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Publication numberUS2178445 A
Publication typeGrant
Publication dateOct 31, 1939
Filing dateJan 5, 1938
Priority dateJan 5, 1938
Publication numberUS 2178445 A, US 2178445A, US-A-2178445, US2178445 A, US2178445A
InventorsWarneke Roman C
Original AssigneeGen Electric
Export CitationBiBTeX, EndNote, RefMan
External Links: USPTO, USPTO Assignment, Espacenet
Refrigerating machine
US 2178445 A
Abstract  available in
Images(2)
Previous page
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Claims  available in
Description  (OCR text may contain errors)

Oct. 31, 1939. R. c. WARNEKE 2,178,445

REFRIGERATING MACHINE Filed Jan. 5. 1938 2 Sheets-Sheet '1 Invent or: Pom an C. Warne ke,

y His/Attorney O 31, 1939- R. c. QWARNEKE 2,178,445

REFRIGERATING MACHINE Filed Jan. 5, 1958 '2 Sheets- Sheet 2 CLDJEO Inventor Roman C. Warneke,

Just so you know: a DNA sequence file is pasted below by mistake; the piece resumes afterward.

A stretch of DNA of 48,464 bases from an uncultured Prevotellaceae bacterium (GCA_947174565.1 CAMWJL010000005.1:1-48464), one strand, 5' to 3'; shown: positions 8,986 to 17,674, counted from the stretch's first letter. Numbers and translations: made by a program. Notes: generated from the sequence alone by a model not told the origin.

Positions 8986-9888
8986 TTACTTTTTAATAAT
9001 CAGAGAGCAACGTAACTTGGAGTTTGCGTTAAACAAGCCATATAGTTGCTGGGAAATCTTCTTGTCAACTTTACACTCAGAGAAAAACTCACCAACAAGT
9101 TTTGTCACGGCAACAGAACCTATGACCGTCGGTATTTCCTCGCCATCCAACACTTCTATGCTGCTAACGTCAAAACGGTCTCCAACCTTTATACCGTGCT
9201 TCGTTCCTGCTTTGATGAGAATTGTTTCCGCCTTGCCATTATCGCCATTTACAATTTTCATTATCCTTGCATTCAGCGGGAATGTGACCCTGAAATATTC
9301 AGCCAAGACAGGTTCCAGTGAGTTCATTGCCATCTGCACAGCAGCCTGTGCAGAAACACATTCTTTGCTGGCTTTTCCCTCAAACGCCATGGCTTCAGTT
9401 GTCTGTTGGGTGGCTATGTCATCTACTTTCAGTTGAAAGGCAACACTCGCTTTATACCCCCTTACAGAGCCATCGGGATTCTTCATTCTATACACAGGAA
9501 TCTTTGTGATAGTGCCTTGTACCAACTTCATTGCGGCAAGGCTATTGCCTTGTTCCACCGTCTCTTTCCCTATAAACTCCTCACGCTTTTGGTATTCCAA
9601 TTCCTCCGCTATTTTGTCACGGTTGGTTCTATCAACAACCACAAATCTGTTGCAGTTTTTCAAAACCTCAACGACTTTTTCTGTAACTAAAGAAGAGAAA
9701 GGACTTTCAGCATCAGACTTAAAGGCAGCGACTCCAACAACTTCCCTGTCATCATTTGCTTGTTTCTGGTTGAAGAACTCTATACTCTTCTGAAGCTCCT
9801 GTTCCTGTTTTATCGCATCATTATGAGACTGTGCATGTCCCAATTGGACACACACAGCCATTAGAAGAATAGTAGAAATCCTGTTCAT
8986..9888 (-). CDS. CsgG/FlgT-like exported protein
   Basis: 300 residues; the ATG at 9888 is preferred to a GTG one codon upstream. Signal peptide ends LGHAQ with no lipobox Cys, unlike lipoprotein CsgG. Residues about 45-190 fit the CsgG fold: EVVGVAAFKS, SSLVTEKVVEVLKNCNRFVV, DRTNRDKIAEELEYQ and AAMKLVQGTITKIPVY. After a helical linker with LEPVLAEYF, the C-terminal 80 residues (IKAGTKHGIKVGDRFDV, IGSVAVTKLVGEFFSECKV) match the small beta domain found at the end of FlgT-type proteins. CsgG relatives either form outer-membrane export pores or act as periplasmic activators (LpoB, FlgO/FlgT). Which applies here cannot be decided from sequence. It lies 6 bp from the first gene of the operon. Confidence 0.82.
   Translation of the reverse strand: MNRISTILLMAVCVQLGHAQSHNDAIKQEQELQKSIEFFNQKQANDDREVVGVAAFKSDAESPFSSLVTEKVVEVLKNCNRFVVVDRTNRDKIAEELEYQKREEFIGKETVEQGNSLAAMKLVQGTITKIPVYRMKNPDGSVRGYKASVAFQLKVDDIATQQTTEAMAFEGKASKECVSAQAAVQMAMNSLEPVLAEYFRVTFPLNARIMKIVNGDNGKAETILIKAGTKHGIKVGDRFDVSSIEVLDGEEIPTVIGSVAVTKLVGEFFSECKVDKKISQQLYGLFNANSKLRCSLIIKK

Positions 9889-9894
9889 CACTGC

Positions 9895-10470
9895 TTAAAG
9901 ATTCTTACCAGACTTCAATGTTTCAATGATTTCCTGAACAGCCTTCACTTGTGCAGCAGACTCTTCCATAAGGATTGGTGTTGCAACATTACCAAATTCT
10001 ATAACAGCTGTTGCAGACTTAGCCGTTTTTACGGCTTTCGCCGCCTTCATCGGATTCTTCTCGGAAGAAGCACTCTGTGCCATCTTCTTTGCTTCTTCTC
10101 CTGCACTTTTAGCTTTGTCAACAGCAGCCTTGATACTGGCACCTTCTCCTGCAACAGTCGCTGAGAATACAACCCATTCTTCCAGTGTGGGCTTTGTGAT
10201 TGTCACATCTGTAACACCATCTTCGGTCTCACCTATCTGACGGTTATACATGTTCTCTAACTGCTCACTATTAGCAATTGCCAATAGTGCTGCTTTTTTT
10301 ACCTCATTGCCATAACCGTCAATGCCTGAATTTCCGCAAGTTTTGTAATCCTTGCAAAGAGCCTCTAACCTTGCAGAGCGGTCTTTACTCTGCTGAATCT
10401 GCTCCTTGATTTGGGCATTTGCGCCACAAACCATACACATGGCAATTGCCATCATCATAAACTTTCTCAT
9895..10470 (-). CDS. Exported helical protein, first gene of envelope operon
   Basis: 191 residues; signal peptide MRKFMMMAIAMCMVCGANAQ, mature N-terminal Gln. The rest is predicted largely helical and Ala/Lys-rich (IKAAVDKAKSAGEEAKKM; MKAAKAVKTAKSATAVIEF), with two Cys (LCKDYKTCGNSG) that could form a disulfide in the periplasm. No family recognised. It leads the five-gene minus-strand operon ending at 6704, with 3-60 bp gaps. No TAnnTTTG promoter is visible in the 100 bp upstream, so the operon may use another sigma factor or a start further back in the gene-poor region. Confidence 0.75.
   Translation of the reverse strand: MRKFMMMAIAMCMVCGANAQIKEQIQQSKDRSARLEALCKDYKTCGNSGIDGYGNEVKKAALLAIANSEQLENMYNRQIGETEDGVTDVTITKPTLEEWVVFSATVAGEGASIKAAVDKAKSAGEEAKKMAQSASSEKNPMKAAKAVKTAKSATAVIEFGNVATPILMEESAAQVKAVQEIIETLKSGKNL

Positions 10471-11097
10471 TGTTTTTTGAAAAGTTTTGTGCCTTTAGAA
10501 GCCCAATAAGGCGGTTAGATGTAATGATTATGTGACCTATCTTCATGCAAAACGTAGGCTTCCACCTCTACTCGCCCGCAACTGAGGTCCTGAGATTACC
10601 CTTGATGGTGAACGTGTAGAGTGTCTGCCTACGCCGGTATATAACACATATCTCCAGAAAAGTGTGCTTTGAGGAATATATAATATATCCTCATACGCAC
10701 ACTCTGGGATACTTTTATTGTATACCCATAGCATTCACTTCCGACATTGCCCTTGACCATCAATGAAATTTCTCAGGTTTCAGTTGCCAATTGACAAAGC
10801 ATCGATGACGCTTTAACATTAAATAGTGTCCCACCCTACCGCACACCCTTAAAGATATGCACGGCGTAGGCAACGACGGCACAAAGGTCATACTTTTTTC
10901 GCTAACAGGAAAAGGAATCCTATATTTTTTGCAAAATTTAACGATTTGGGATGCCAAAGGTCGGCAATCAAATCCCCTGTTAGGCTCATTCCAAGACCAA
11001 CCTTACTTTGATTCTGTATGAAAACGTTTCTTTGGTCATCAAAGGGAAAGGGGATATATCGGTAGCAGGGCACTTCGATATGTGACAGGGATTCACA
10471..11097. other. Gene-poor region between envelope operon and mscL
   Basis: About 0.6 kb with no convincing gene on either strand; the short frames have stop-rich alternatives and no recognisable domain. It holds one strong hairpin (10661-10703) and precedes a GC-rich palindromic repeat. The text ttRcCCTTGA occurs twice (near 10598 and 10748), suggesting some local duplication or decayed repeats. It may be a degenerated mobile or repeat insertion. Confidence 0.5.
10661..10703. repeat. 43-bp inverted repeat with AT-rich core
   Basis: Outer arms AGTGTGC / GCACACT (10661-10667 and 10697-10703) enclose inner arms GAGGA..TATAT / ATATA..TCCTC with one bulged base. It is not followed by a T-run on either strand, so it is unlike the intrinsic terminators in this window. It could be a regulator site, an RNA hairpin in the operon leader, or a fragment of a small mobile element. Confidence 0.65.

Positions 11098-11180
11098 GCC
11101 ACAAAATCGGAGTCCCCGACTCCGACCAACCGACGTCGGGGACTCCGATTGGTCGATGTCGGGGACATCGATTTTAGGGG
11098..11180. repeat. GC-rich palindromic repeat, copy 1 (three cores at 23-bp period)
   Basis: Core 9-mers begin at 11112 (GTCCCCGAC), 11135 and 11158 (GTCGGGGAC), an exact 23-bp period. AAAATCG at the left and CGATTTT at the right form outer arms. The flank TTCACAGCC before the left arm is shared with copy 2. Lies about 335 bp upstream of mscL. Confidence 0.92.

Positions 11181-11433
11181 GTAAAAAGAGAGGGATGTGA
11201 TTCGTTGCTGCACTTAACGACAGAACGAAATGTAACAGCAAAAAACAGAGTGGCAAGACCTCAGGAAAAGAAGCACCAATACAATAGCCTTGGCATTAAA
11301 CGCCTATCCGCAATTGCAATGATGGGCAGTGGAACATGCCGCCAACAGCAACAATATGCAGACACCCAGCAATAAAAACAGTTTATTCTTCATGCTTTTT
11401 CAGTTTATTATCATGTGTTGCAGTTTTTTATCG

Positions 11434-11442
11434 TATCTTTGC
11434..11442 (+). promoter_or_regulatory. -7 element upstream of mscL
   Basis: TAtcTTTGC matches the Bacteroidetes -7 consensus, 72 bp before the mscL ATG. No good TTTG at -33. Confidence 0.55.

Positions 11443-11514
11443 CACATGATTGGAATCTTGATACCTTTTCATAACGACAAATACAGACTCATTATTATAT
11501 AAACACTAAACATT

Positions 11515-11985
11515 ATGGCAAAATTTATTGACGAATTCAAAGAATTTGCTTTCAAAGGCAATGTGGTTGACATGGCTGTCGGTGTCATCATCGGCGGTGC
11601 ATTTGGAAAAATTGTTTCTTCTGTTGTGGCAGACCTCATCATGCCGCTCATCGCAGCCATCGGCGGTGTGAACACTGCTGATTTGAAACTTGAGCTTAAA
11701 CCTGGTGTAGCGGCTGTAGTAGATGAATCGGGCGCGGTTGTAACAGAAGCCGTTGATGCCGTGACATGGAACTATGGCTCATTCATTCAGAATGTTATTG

by $21 M.

His Attorney.

Patented Oct. 31, 1939 UNITED STATES REFRIGERA'IING MACHINE Roman O. Warneke, Fort Wayne, Ind., assignor to General Electric Company, a corporation of New York Application January 5, 1938, Serial No. 183,465

12 Claims.

My invention relates to refrigerating machines and particularly to arrangements for defrosting the evaporators of refrigerating machines.

Evaporators" of refrigerating machines which are utilized to cool air and which are operated at temperatures below the freezing point of water condense moisture on their surfaces which freezes and forms a layer of frost. In order to maintain eflicient operation of the evaporator, it

' is desirable to remove the layer of frost before it attains substantial thickness. The defrosting of an evaporator may be accomplished in several different ways. For example, the refrigerating machine may be shut down so that the tempera ll ture of the evaporator rises and the frost is melted. Such an arrangement, however, requires a considerable period of time for defrosting and it is, therefore, preferable to provide an arrangement for supplying additional heat to the evaporator in order to. melt the frost more quickly.